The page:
Blogging Responsibility

When I showed a guildie, a veteran blogger himself, my blog the other day and asked him if he had any thoughts, he chuckled mildly to himself and said that I was just like a typical new blogger, writing about what I know and what goes on in my head. He probably didn’t mean it thus, but I took it as an insult; partly because I hate being thought of as average and anything less than a unique precious snowflake, but more than that, I was insulted because I knew he was right. You always hear about “transference” of feelings in psychology and the things you hate about yourself are what you see in people you don’t like. Well, him calling me out on my stubborn refusal to do anything but slink by with the bare minimum, even on my own person, not-packaged-for-consumption, vanity online journal, just made me mad that he was right, and that I hadn’t really planned to do anything about it.
So that got me thinking. I knew right from the start I wasn’t going to consider this something that I wanted a large amount of exposure or feedback on, it was basically all for my own personal vanity and maybe for a few people to see where my head was at. If someone stumbled upon it while falling through the series of tubes that is the internet, then so be it. Maybe they find something to their liking, maybe they just click the “back” button; either way, it wasn’t really a concern of mine; though I do try to spell everything correctly and form complete sentences. My guildie is once again proclaiming he is a changed man and promises to update his blog more, though I’m sure my hazing of his lack of updates didn’t contribute to this fact at all, and his “re-re-re-introductory post” mentions all those blogs who helped him when he needed something from the community and now he has resolved (*cough*again*cough*) to give something back himself in case he is ever able to provide a similar service to another faceless entity in need of aid. All of this brings my thoughts back to the concepts of personal honesty, responsibility, and the difference between personal journalists and bloggers.
As a Paladin, one who has dabbled in all 3 specs available to my class, my blogroll is filled with Paladin-specific blogs that I frequent with a few others thrown in there for perspective’s sake. There are people who have been playing this game far longer than I have, understand it far better than I do, and work far harder at sharing that knowledge than I likely ever will. With that in mind, I knew I never set this out to become “another paladin advice blog.” That, along with my desire to mostly bitch about things I don’t get to tell people to their faces for the sake of tact or guild-harmony and other off-topic nonsense such as the latest pretty dress I found, made me feel justified in believing I have no responsibilities to fulfill to anyone who may ever read this. I have no responsibility to educate, inform, sway, communicate, reassure, placate, conform, or even update, it’s all-selfish all-the-time. Perhaps that would be a good blog name… but in any case; Responsibility.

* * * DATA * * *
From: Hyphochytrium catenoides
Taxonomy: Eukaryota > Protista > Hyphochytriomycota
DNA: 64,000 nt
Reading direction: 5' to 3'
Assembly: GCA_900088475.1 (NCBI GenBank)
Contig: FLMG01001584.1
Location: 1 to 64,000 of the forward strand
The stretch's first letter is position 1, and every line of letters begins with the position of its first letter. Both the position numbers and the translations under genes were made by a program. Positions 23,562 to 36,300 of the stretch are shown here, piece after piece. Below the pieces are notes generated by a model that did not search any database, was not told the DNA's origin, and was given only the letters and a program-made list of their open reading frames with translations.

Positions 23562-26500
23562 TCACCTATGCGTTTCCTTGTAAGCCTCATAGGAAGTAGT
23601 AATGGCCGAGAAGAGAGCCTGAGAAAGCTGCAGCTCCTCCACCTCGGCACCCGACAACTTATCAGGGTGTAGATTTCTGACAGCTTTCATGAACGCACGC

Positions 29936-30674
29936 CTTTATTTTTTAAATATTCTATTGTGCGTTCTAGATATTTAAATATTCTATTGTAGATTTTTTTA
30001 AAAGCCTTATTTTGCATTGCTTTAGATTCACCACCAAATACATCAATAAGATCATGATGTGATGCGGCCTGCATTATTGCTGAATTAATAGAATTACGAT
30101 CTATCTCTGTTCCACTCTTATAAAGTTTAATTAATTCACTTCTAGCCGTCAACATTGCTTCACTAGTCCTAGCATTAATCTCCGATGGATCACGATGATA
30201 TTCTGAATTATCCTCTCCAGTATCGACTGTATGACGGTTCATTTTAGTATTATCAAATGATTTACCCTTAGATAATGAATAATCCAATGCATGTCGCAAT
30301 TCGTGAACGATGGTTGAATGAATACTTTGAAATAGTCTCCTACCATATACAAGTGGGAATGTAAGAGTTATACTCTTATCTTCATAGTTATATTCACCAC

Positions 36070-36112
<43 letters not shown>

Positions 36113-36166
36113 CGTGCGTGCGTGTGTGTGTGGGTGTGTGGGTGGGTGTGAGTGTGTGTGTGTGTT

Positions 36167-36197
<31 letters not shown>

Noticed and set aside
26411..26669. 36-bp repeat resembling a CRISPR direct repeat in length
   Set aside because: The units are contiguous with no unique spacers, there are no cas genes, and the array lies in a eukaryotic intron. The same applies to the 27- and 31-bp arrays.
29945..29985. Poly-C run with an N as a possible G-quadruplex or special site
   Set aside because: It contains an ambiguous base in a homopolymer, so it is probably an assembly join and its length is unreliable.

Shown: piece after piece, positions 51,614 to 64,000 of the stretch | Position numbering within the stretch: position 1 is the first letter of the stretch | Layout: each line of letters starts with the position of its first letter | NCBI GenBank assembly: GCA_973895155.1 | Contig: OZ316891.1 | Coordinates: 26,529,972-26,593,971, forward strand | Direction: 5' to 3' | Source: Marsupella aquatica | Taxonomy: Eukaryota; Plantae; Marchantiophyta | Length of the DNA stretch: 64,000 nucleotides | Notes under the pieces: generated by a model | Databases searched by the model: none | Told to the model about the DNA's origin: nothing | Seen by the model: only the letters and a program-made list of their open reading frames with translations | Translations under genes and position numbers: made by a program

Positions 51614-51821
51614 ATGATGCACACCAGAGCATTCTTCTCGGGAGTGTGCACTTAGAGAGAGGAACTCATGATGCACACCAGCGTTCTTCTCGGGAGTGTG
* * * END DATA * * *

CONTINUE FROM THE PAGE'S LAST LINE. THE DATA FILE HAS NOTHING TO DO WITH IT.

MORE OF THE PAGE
Is a blogger (or online journalist) responsible to deliver content to their readers? I suppose not, at least if you’re not being paid for it. Some people may feel a sense of responsibility depending on how often they check their hit-tracker, or if they feel that what they offer is something readers can’t get anywhere else. They may feel a responsibility to an imagined “other,” a sort of invisible karmic reader, their own superego perhaps, to post things of a “valid” nature, informative in a non-selfish way or otherwise. As a paladin with a blog, in a virtual sea of blogs by paladins and for paladins, I can’t really claim to feel any kind of responsibility. Even if I were in the upper 5% of skilled and knowledgeable paladins playing the World of Warcraft, by sheer volume of other paladin blogs available (and tanking blogs in general) the odds that I would have something unique to contribute education-wise, or even a unique train of thought on a subject of the community, is statistically unlikely. Does this mean I can’t talk about how persecuted I felt when I read that Lay on Hands would no longer be self-cast enabled just because EVERY paladin blog out there obviously made such a post? I suppose not, but, if I did, I would be little better than a unique web-address which basically replicated a forum post on every other unique web address discussing the subject, and I wasn’t too motivated to do it when it’s looked at in those terms.
Do I feel any sort of responsibility to make my blog exist for the sake of a karmic future; of someone who MAY happen upon this blog who then MAY decide to read it and thus MAY take something away from it that betters their life? As a believer in the Chaos Theory of the world, I suppose I do feel at least some small responsibility in that sense, but it’s really not enough to motivate me to make a post, mostly just to constantly be in some form of nagging, etherial pain; the kind you get when you’re so tired you really don’t want to do your homework, but then can’t go to sleep because all you can think about is how you’re going to feel tomorrow knowing it isn’t done. I never could ascend to the bliss of apathy about homework when I was in school, so I can still remember that irritation years after graduating from college.